DAILY MAVERICK 168
As the conflict rages on, ordinary Mozambicans suffer while officials continue to benefit
Goatism, Covid-19, turf wars, sheer incompetence, excessive sensitivity about sovereignty and regional hesitancy are all continuing to hinder the effort to push back the persistent jihadist insurgency in northern Mozambique.
First published in the Daily Maverick 168 weekly newspaper.
Six months since their first seizure of the port town, fighters of Ahlu Sunna wa Jama (ASWJ, aka Islamic State, Central Africa Province), still occupy Mocimboa da Praia in Mozambique’s northernmost province of Cabo Delgado.
And, after a lull of several weeks, caused by floods and some improvements in the fighting capacity of the Mozambique forces, the insurgents seem to be on the march again, evidently resupplied with small arms by dhow from Yemen and Somalia.
There are reports of renewed fighting on the western fringes of Mocimboa da Praia district. On 16 February the insurgents mounted a large attack on government forces in the town of Roma, the conflict observatory Cabo Ligado reported in its latest bulletin. “No casualty estimates for the battle are available.”
Cabo Ligado says this attack suggests that the government, despite its offensive, has not consolidated control over this crucial axis zone, including the routes through western Mocimboa da Praia district, which government forces will need if they are to travel east to capture Mocimboa da Praia town.
On 19 February, insurgents attacked the village of Quionga in northern Palma district near the Tanzanian border, killing four people and destroying homes.
For many months already the insurgents have controlled the only paved road, the N380, to the coastal town of Palma north of Mocimboa da Praia, and so the town has been besieged for several weeks, according to Joseph Hanlon, veteran Mozambique analyst, in his latest bulletin.
Hanlon said the last military convoy escorting trucks carrying relief supplies to Palma was on 7 February because the military had been diverted to fight elsewhere.
The continuing insurgency, particularly the capture in December of a village 12km from Afungi peninsula, where the Total energy giant is building its gas-processing facilities, seems to have stalled the development of the immense Rovuma natural gas reserves, which Mozambique is relying on for its future prosperity.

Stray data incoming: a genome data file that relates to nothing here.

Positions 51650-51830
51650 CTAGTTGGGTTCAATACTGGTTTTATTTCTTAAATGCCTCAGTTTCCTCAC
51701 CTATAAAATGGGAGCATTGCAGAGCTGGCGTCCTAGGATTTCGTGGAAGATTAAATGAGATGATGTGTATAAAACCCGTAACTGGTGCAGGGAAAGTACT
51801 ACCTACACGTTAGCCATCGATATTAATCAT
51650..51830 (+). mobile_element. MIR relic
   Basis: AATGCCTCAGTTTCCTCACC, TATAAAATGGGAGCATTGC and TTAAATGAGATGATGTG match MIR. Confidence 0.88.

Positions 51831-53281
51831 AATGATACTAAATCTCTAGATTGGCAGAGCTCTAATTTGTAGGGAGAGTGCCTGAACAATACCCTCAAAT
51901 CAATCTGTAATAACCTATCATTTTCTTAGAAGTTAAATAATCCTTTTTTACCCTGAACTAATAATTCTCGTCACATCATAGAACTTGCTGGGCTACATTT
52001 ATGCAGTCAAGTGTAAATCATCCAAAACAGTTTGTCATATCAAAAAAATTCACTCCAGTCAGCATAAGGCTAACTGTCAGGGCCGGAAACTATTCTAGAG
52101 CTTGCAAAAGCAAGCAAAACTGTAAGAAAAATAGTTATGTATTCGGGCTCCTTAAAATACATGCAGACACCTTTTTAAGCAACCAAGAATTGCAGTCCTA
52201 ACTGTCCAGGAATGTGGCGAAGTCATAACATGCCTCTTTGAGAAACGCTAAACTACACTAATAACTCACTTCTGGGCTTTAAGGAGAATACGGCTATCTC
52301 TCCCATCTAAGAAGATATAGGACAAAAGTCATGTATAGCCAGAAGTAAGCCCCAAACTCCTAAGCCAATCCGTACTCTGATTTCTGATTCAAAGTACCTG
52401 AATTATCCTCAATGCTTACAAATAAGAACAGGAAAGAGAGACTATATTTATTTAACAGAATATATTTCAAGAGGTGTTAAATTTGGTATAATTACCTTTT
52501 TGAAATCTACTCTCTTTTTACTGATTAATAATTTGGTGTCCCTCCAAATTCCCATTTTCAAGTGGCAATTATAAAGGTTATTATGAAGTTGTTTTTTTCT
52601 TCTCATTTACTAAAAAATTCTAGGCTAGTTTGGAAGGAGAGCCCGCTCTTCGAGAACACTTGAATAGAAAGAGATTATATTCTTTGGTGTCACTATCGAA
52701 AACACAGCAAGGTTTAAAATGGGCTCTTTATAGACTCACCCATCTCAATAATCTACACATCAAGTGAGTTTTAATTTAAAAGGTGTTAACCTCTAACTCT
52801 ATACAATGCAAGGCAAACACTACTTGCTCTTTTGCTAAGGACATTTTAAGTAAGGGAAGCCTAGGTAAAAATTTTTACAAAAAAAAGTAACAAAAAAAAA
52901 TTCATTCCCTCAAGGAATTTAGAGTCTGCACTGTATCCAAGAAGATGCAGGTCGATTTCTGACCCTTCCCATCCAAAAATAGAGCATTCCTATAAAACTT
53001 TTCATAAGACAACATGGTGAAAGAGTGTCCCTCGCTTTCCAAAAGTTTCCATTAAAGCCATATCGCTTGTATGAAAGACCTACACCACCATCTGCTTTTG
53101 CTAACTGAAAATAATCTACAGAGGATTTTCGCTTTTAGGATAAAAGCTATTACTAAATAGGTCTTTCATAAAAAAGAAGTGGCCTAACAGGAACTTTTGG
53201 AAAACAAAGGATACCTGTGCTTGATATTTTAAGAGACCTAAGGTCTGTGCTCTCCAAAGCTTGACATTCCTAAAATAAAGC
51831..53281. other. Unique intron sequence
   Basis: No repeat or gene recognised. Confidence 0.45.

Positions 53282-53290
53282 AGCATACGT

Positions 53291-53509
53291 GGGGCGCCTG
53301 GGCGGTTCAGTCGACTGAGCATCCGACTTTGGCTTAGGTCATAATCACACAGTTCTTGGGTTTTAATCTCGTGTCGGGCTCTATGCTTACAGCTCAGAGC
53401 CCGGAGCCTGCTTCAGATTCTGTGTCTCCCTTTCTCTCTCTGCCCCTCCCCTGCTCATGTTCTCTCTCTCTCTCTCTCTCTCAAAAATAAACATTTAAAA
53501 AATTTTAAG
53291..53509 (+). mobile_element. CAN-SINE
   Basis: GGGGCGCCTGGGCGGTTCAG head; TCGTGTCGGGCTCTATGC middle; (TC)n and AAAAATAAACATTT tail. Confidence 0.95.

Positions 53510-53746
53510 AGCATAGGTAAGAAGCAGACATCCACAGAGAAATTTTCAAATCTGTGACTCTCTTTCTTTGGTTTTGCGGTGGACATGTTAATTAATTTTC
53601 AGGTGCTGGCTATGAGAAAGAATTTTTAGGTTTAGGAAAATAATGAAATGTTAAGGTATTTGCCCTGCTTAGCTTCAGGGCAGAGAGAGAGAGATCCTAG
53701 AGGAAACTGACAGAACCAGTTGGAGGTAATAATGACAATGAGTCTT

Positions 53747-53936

Turf warfare between the military and the police have also hamstrung the counterinsurgency from the start. The police have been in charge of the campaign for most of the insurgency, which began in October 2017. But in January President Filipe Nyusi put the operational command where it should have been all along, with the military, by appointing General Eugénio Mussa as both the new military chief of staff and commander of government forces in Cabo Delgado. Then Mussa died in early February, of an undisclosed illness, possibly Covid-19.
This has created some confusion over leadership and also about coordinating external military support. Mussa was seen as key to bringing in Portuguese forces to provide training, according to Cabo Ligado. It says Lisbon is awaiting greater clarity about the chain of command in the local military before moving.
And though regional governments have expressed concerns about the insurgency spilling over Mozambique’s borders, regional military support also seems to be stalled. Late last year South African officials said the Southern African Development Community (SADC) would hold a summit in January to discuss a possible response.
Mozambicans talk of ‘cabritismo’ (goatism), which comes from the saying ‘O cabrito come onde está amarrado’ (a goat eats where it is tethered). What it means is that petty officials can only profit (‘eat’) from what is within their purview. Thus the small Palma elite can profit from their control of land and the sea coast, but the gas boom makes that immensely more valuable.